Some African countries have benefited more from China's Belt and Road Initiative than others. In South Africa, one of the strongest economies in Africa and a signatory to the Belt and Road Initiative, Chinese and South African companies have been cooperating on various infrastructure projects such as roads, railways, ports, power generation, airports and human settlements. The two-way trade totalled $39.17 billion last year, more than 20 times what it was at the start of their diplomatic engagement. Statistics reveal that China's direct investment in South Africa has grown more than 80 times and exceeds $10.2 billion in cumulative terms, creating tens of thousands of jobs for local communities and boosting the South African economy.
President Xi's visit to the country to attend the 10th BRICS summit in Johannesburg, has further enhanced cooperation and trade between the two countries.
The foreign ministers of China and Mauritius have exchanged visits and reached consensus on promoting the Belt and Road Initiative. The two countries are both firm supporters of globalization, and share the aim of building a world of common prosperity. Mauritius ranks first among African countries in terms of competitiveness and development level and it enjoys social stability, a comprehensive legal system, sound infrastructure, and high quality human resources. The two countries have started negotiations on a free trade agreement that, once signed, will be the first between China and an African country, which would mark a new milestone for the development of Sino-African relations.
In Kenya, China has financed and built a standard gauge railway linking Mombasa and Nairobi, and future extensions will connect to an existent Chinese-built line between Ethiopia's capital of Addis Ababa and Djibouti, as well as to other countries in the region. Eventually this rail network could link countries as distant as Rwanda, Uganda and Djibouti to Kenya's harbors, and therefore to both China and Europe, via the Belt and Road routes. Once a country devastated by civil wars fuelled by outside interests, today Mozambique has discovered offshore natural gas. Though Mozambique is not officially a Belt and Road country, it is in an advantageous position to sell natural gas to China. The benefits to Mozambique here seem to be a net positive.
In Rwanda, China's contributions are remarkable, including government office complexes for key ministries, roads, rural electrification using solar power, hospital upgrading, and expansion of agricultural training for Rwandans.
In Senegal, the first stop on President Xi's visit to Africa, he stressed that China through the Belt and Road Initiative and the platform of the Forum on China-Africa Cooperation, will work with Senegal to tap their respective strengths in the trade and processing of agricultural and aquatic products. China-Senegal ties have seen sound and stable development since the restoration of diplomatic ties in 2005. The relationship was elevated to a comprehensive strategic cooperative partnership in 2016. China is now Senegal's second-largest trading partner and largest source of financing.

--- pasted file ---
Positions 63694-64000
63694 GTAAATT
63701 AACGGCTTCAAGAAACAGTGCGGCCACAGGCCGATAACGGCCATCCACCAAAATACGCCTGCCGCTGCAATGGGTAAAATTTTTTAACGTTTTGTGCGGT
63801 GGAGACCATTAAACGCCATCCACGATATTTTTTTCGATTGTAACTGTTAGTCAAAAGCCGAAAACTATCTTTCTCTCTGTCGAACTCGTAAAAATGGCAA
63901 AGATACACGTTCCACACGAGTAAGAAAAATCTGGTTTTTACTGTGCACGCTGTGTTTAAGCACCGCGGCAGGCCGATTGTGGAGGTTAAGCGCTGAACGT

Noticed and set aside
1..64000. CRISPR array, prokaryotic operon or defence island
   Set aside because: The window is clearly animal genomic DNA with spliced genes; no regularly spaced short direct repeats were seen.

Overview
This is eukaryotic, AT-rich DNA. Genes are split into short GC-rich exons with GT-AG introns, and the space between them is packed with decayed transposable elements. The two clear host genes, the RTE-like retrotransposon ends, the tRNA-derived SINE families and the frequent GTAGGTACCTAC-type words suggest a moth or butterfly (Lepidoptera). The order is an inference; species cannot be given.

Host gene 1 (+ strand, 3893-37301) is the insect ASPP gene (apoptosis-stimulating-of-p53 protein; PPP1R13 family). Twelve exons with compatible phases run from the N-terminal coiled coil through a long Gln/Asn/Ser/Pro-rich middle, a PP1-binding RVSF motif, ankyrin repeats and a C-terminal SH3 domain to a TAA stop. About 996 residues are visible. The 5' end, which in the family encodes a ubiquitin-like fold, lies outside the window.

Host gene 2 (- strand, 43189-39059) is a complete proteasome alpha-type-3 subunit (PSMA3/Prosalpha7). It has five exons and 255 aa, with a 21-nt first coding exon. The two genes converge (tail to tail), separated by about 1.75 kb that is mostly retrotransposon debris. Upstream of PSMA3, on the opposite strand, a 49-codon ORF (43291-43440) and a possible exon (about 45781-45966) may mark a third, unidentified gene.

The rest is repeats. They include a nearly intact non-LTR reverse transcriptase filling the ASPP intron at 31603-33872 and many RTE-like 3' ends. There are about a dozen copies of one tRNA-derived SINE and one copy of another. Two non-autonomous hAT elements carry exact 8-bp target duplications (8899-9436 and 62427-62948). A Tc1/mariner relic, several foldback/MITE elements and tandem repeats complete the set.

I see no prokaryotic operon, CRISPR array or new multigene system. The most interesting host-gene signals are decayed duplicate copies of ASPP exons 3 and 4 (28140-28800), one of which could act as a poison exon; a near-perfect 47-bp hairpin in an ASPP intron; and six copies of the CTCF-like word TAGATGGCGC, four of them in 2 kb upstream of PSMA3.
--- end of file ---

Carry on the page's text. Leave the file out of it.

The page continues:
Based on the existing solid foundation of cooperation, to fully exploit the enormous potential of the Belt and Road Initiative in constructing the China-Africa community with a shared future, China and Africa should make further joint efforts to address several urgent concerns.
In conversations with ordinary Africans, one frequently encounters the assumption that it is only the elites who benefit from deals with Chinese companies. To erase such perceptions from the minds of ordinary Africans, China should do more to ensure that more people benefit from the Belt and Road Initiative.
Initiative has made remarkable achievements
Although there are still challenges to overcome in the years ahead, the remarkable achievements China has made in the name of the Belt and Road Initiative so far are highly convincing evidence that the China-Africa community with a shared future has a promising prospect.
The FOCAC summit scheduled for September this year will bring together Chinese and African leaders. It can usher in a new era for China-Africa cooperation by advancing the building of a China-Africa community with a shared future. By aligning the Belt and Road Initiative with the UN's 2030 Agenda, the African Union's Agenda 2063 and the development strategies of individual African countries, China-Africa cooperation will soar to greater heights, giving wings to world peace and socioeconomic development.
Sun Youzhong is a professor at Beijing Foreign Studies University, and Edmond Moukala is head of the Africa Unit at the World Heritage Centre of UNESCO.